Many people put cardiac arrest, heart attack and a stroke in the same category. But all these conditions differ in symptoms, severity and background.
Making a difference between heart attack, cardiac arrest and stroke is really important, in order to know how to help a patient and how to prevent any of the conditions becoming more severe.
To learn and educate yourselves more, read the full explanation of these conditions below:
This represents a circulation disorder. In case a person’s blood flow is blocked or oxygen deprived, the blood does not get to the heart muscle and if left untreated immediately, could kill the organ.
It is important to know that the heart is still working, when someone suffers a heart attack.
2. Cardiac Arrest
This condition is known as an ‘electrical’ disorder.
When someone’s electrical activity in the heart is disrupted, tachycardia happens and the blood flow immediately stops moving thought the body. When this happens, the heart stops working altogether.
This is also known as a brain disorder. Strokes are divided into three types:
- Ischemic stroke- when the artery carrying blood and oxygen to the brain is blocked
- Transient ischemic attack (TIA) — also familiar as a mini stroke; It occurs when there is a short artery blood flow to the brain
- Hemorrhagic stroke- this represents a ruptured artery inside the brain
Heart Attack Symptoms:
Here are the most common symptoms that can indicate heart attacks:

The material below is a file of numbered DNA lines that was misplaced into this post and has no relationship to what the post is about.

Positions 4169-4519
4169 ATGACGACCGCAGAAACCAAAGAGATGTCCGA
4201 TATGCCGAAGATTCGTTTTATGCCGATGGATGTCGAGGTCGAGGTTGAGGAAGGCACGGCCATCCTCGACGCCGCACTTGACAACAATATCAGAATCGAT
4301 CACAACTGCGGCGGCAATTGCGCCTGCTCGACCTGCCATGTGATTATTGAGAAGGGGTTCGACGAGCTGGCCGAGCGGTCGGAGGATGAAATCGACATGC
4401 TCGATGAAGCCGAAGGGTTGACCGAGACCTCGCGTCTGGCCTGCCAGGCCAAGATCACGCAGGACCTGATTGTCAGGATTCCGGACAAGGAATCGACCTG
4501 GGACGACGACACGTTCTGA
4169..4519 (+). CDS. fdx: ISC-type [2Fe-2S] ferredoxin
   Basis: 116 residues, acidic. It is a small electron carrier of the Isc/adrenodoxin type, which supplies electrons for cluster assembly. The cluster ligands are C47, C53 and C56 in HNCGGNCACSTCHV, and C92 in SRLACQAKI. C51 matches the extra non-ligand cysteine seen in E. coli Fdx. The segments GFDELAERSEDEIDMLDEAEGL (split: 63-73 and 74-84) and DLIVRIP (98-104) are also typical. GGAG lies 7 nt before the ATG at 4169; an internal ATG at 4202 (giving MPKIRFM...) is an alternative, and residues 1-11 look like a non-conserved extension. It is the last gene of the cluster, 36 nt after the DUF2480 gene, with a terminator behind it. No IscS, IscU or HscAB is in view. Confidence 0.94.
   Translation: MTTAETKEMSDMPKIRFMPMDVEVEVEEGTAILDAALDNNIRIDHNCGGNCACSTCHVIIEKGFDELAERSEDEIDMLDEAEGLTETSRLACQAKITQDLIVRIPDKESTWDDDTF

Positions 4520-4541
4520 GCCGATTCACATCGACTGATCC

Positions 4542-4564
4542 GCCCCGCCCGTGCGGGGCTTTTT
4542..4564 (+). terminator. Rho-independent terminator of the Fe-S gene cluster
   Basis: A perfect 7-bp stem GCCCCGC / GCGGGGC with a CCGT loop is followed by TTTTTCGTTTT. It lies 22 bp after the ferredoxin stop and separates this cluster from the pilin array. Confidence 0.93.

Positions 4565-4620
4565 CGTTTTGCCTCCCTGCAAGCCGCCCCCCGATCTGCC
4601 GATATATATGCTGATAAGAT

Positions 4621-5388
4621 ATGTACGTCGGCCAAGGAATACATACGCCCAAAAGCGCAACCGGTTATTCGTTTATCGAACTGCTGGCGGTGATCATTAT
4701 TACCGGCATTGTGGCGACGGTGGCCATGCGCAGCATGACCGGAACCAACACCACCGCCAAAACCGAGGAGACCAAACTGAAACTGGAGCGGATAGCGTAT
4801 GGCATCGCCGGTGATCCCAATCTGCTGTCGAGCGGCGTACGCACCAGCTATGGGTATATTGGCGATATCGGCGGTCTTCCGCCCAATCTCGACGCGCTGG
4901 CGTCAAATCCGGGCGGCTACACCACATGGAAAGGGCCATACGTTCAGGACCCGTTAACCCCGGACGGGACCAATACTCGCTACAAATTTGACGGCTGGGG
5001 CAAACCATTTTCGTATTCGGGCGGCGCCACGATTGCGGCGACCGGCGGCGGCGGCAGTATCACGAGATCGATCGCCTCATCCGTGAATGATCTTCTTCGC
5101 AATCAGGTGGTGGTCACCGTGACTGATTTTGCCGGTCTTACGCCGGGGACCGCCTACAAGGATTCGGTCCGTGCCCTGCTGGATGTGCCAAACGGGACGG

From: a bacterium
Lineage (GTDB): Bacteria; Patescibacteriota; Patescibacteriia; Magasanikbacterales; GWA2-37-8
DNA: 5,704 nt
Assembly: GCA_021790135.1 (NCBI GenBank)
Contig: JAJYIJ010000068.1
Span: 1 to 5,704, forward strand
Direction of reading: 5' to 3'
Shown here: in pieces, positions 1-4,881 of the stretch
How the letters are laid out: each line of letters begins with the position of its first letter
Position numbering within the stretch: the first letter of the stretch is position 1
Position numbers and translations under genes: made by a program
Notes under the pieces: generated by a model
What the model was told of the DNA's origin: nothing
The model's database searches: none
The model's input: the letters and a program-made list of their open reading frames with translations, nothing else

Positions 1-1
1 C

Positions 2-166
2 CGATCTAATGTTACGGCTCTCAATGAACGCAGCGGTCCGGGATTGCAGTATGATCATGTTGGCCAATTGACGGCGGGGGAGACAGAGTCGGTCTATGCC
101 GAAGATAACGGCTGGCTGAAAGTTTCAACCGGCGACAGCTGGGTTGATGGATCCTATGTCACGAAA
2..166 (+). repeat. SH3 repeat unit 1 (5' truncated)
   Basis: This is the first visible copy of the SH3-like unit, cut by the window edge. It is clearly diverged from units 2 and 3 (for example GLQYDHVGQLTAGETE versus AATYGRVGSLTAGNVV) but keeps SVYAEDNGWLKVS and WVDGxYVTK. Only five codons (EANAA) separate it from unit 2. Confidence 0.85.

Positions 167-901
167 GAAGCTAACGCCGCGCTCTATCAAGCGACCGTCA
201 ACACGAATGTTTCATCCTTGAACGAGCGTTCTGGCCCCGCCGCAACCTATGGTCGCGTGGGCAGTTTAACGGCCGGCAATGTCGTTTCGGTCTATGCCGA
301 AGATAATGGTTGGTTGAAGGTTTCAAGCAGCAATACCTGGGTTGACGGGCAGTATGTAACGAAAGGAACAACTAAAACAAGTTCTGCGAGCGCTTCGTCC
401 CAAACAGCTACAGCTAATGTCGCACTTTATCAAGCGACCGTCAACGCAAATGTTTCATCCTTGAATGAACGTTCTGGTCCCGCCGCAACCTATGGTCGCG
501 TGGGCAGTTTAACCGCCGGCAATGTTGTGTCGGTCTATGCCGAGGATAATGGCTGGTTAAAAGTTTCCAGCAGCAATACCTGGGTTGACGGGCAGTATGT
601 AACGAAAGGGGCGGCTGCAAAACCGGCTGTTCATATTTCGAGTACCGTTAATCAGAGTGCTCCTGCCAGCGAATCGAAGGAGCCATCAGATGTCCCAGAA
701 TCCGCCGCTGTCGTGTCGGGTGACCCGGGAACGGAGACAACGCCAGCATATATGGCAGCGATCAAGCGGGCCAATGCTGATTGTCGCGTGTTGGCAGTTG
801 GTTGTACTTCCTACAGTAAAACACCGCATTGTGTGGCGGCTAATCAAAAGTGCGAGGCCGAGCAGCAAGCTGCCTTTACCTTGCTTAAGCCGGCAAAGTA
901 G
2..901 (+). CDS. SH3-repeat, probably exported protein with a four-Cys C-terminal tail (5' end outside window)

- Chest pain (angina) — burden inside the chest, mistaken for indigestion. It repeats every few minutes. – Body pain- especially in the neck, back, abdomen, jaw, arms 9particularly the left one)
- Wheezing and shallow breathing
- Cold sweating
- Dizziness and fatigue episodes
Treatment for these symptoms is usually via medication and incorporating a healthy diet.
Cardiac Arrest Symptoms:
These symptoms often occur minutes before cardiac arrest happens. Here they are:
- Shallow breaths
- Chest pain
- Excessive palpitation
In some cases the person can also identify the following symptoms:
- Sudden collapse
- Shortage of breath
- Weak or no pulse
- Little or no responsiveness
Cardiac arrests are dangerous, because the symptoms occur rapidly and are usually lethal.
- Blurred speech
- Face, arm or leg numbness or paralysis (especially on one side)
- Headaches and vomiting
- Mental disorientation, forgetfulness of names and places, distraction and loss of concentration
- Impaired vision and double vision
- Excessive sweating
- Walking issues and dizziness
- Transient ischemic attack (TIA)